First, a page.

(C) Reuters. Green Power a Bright Spot in Europe’s Bleak Deals Market
With bankers stuck at home and dealmaking mostly on ice, unabated demand for renewable power assets has made the sector a rare hot spot for acquisition activity in Europe this year.
While energy prices plummeted as oil producers flooded the market and coronavirus lockdowns shrank demand, renewables proved resilient. And as Europe sets out a recovery package aimed at cutting greenhouse gas emissions, buying up the keys to the continent’s energy future could be a smart bet.
The value of acquisitions of alternative energy assets in Europe is up 64% this year, according to data compiled by Bloomberg. This compares with a 15% fall across all dealmaking in the region, the data show.
The green demand is underlined by a number of major transactions. Among them is EDP-Energias de Portugal SA’s renewables unit, which is in talks about selling assets in Spain and Portugal. Germany’s Nordex SE is planning to dispose of a group of European wind farm projects. And Spain’s I-Squared Capital is working with boutique advisory firm PJT Partners (NYSE:PJT) Inc. to sell a solar portfolio that could be worth 1.5 billion euros ($1.7 billion).
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If Europe is to meet its increasingly ambitious climate goals, it’s going to need a lot more green energy, especially with the expected growth of electric vehicles. Additional power will be needed to produce green hydrogen to help decarbonize heavy industry, which countries including Germany and the Netherlands have set as a priority.
“As electricity becomes more important for the consumer, additional players want to be part of that,” said Ralph Ibendahl, managing director for utilities and renewables at RBC Capital Markets. “The days where you could just ignore decarbonization, those days are really over and everyone recognizes it.”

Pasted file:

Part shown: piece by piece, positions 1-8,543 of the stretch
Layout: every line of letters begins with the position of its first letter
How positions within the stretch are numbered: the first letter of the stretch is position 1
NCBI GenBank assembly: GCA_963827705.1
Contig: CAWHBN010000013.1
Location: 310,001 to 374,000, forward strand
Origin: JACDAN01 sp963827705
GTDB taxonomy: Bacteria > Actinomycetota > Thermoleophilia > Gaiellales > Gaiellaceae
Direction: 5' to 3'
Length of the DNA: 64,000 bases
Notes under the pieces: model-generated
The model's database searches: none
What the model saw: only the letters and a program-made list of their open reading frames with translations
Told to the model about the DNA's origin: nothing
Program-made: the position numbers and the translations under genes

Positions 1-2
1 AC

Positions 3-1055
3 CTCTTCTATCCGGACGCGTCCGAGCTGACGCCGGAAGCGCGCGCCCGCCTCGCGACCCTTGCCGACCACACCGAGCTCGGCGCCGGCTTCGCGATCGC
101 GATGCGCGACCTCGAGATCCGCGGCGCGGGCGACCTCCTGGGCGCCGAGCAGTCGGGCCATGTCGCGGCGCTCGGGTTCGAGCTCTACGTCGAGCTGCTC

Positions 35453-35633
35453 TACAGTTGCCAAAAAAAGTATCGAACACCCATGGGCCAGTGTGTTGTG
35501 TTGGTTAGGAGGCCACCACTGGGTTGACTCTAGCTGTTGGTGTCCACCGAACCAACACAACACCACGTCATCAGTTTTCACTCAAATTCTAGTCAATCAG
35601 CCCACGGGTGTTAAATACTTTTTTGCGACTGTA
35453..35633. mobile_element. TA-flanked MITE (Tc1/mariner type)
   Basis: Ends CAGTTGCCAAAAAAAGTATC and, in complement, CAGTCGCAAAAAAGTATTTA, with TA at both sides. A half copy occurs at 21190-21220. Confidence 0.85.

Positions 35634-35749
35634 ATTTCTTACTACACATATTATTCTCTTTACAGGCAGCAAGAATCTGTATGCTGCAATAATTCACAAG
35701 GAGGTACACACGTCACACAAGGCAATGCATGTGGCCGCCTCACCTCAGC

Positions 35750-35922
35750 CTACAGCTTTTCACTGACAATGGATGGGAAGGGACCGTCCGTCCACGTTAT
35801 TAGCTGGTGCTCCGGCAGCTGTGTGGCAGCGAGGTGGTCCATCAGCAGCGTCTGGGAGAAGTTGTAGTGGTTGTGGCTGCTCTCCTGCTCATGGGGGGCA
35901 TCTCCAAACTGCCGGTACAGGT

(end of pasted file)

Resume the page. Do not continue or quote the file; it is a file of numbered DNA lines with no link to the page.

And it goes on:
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Anyone looking to buy into renewables now was likely already interested before the coronavirus outbreak. Listed renewable-power assets in the U.S. outperformed fossil-fuel portfolios and the S&P 500 in the first four months of the year, according to a study from Imperial College London. That adds to the growing investment case for renewables as construction and financing costs fall and governments look to reduce carbon emissions.”When you’re looking for an acquisition candidate, you are looking for a long-term story that goes beyond this crisis,” said Milica Fomicov, a researcher at Imperial College London who was previously a portfolio manager at BlackRock Inc (NYSE:BLK). and JPMorgan Chase (NYSE:JPM) & Co. “Renewables have that long-term potential. We’ve seen it does well in both volatile and normal market conditions.”
Government policies have helped owners of renewable assets to outperform fossil-fuel generation. Even while demand for electricity shrank around the world as economies shut, in many countries renewables have first priority to sell power on electric grids. That’s allowed wind and solar farms to keep producing at the same time other generators have had to switch off.However, what may look like an increase in deals for renewables is really just a steady pace compared with other sectors that have fallen off, according to Charles Currier, a partner at law firm CMS in London.
“Before Covid, we’ve seen altogether more investment in renewables as countries around the world have looked at further decarbonized generation,” Currier said. “Most investors in the renewable sector are looking at long-term investment horizon, which has meant the short-term Covid impact hasn’t deterred their investment.”
(C)2020 Bloomberg L.P.
Green Power a Bright Spot in Europe’s Bleak Deals Market
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